Procurement Lessons From the Lambton Arms

We’ve featured my cousin Kathryn’s pub (run with her husband Harry) in Sherburn Village a couple of times previously, with pictures in our “Down the Procurement Pub” feature.

But we thought it was time we actually dived into the procurement angles around running your own free-house in a mid-sized semi-rural ex-mining village in the North-East’s former coalfield.  The village is not yet overly gentrified, but being only three miles outside Durham City has a mix of commuters, locals, older folk and village “eccentrics”.

Kathryn was a nurse, Harry a roofer, so neither had much relevant experience when they took on the Lambton Arms, but in many ways, they have shown admirable commercial sense in succeeding in a business where hundreds of pubs a year go out of business. And they haven’t done it by going all gastro-pub either – it is crisps and nuts other than the traditional Sunday roast! So here are Kathryn’s words of procurement wisdom.

Total cost of ownership
“The wholesaler we buy most of our beer from is very flexible. They’re not really the cheapest but I can phone up and they will deliver that day. So, if we need some stock quickly (a big match on the TV maybe) we can get that, but I don’t have to hold a lot of stock, or risk stuff going out of date”. Price is not the only factor – look at the whole range of lifetime costs.

“I hate paying delivery charges. The wholesaler we buy our meat from delivers free, and I save time, effort and cost”. (Kathryn and her small team only serve food on Sunday lunchtimes, when their lunches feed pretty much the entire village).

“We’re loyal with our beer supplier but usually buy spirits in particular from the supermarkets. I check the prices at Tesco, Asda regularly and will buy Gordons gin or Smirnoff vodka when they have special offers on. Their prices are usually better than the wholesalers. We shop around, you can’t be too loyal when there are big  price differences”.

Keep close to the customer
“There is the usual range of beers and lagers, and regulars who will buy the same thing day after day, year after year. But there are trends. Toffee vodka went mad for a while – now we just can’t shift it. Gin is the big thing in 2018, particularly coloured gins, rhubarb and ginger and now violet is the latest. But you have to be careful – we’ve got quite a lot of the rhubarb and ginger in stock …!" (I’ll take the odd bottle off your hands if you insist …the Smith household has got into gin quite heavily in recent years! It’s also worth noting that real or craft ale has not really caught on in Sherburn. I’m trying to at least get them to try Punk IPA in bottles…)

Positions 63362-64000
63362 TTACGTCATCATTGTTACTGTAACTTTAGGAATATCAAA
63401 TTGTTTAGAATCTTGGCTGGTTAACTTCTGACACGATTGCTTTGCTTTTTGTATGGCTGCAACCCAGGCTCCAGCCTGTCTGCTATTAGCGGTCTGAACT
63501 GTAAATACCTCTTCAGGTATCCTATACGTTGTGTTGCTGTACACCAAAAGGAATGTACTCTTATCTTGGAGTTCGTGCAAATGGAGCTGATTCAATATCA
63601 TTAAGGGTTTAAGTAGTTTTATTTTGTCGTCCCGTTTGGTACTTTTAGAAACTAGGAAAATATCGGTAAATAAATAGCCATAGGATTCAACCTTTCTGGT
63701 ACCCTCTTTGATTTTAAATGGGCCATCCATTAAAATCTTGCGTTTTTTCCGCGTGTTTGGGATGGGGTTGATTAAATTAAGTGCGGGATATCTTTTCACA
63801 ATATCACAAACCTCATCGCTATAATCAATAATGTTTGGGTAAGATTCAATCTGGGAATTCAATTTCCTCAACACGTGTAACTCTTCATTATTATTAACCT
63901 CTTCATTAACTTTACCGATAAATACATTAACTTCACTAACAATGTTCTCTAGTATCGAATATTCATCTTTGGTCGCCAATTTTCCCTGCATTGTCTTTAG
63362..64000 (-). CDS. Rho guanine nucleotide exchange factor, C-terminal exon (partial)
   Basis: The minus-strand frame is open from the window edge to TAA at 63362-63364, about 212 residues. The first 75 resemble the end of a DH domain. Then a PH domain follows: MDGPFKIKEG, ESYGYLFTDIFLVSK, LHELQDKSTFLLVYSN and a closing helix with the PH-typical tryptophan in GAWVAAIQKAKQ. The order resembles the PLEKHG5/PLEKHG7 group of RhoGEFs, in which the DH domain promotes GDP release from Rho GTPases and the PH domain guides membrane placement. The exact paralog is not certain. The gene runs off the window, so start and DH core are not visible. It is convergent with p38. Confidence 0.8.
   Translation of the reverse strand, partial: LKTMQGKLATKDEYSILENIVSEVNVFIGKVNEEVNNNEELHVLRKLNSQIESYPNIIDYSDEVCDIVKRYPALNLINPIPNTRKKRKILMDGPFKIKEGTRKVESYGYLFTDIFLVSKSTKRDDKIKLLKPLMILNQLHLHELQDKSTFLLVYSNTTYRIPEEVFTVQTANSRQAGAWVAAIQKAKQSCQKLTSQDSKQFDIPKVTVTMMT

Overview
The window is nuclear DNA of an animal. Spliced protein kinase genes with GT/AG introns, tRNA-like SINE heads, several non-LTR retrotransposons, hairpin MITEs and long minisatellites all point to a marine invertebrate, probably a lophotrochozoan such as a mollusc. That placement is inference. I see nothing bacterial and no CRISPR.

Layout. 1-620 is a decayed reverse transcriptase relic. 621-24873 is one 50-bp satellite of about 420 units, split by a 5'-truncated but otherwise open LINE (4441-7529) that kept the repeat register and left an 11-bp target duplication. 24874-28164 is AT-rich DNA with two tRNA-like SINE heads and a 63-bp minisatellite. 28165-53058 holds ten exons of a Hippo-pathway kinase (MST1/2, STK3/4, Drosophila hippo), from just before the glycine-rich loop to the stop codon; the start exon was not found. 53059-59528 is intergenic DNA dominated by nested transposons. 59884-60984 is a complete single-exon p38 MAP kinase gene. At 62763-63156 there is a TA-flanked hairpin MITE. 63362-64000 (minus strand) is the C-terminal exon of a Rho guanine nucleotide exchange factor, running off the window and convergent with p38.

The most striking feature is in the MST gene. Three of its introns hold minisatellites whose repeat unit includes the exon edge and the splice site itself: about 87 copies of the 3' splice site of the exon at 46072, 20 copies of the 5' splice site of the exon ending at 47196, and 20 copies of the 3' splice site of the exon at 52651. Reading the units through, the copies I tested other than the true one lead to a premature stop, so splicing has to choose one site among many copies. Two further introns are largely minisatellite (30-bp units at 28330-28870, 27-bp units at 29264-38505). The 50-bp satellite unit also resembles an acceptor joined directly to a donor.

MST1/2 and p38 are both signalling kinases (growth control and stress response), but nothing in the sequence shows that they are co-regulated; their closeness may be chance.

But recognise customers are not always logical
“Some pubs and other venues will buy Aldi’s gin, which has won many awards and put it into Gordons optics to fool the customers – we won’t do that. But if I served Aldi’s product, my regulars would say “no, I want Gordons” even though the Aldi product is probably just as good. It’s not logical but you have to give them what they want". (A great demonstration of the power of brands! And a bit like the director, who wants to engage McKinsey,  even if you can show a smaller consulting firm knows more about the topic under review…)

Use the experts
(We asked about other spend areas – energy for instance). “I went to school with a chap who became an energy broker. He gets us the best deals – he is retired in Spain now, so he must know what he’s doing! (How much does he charge?”) Don’t be silly, I went Shadforth Junior School with him"! (So, the old boys “it’s who you know” approach applies even here. But the key point is to recognise where you really do need expert input in particular complex categories).

We also talked about Wetherspoons and the treatment of pubs versus retailers in terms of taxation – let’s save that for another day. But it’s also worth saying that Kathryn and the pub clientele have raised a huge amount of money, probably over £100K in the last decade, for the local St. Cuthbert’s hospice, winning national major “best charitable pub” awards along the way.

Last month the Lambton Ladies participated in the midnight walk for the hospice, raising thousands more. That’s a big part of their success – being part of the community.  The picture above shows me being rather embarrassed to win the weekly raffle, which raises more money.  I won £20 but the "key" I chose didn't open the magic lock luckily, or the locals might not have been pleased with an outsider winning the grand prize.

Anyway, we suspect that being seen to have a purpose beyond selling beer has helped the business, as well as the hospice. So maybe there is a read-across there to the “procurement with purpose” initiative that we and others have been writing about and acting on this year.

Anyway, many thanks to Kathryn, and do mention my name if you pop into the Lambton Arms, Sherburn Village. You might just get 50p off a double Ginger and Rhubarb G&T!

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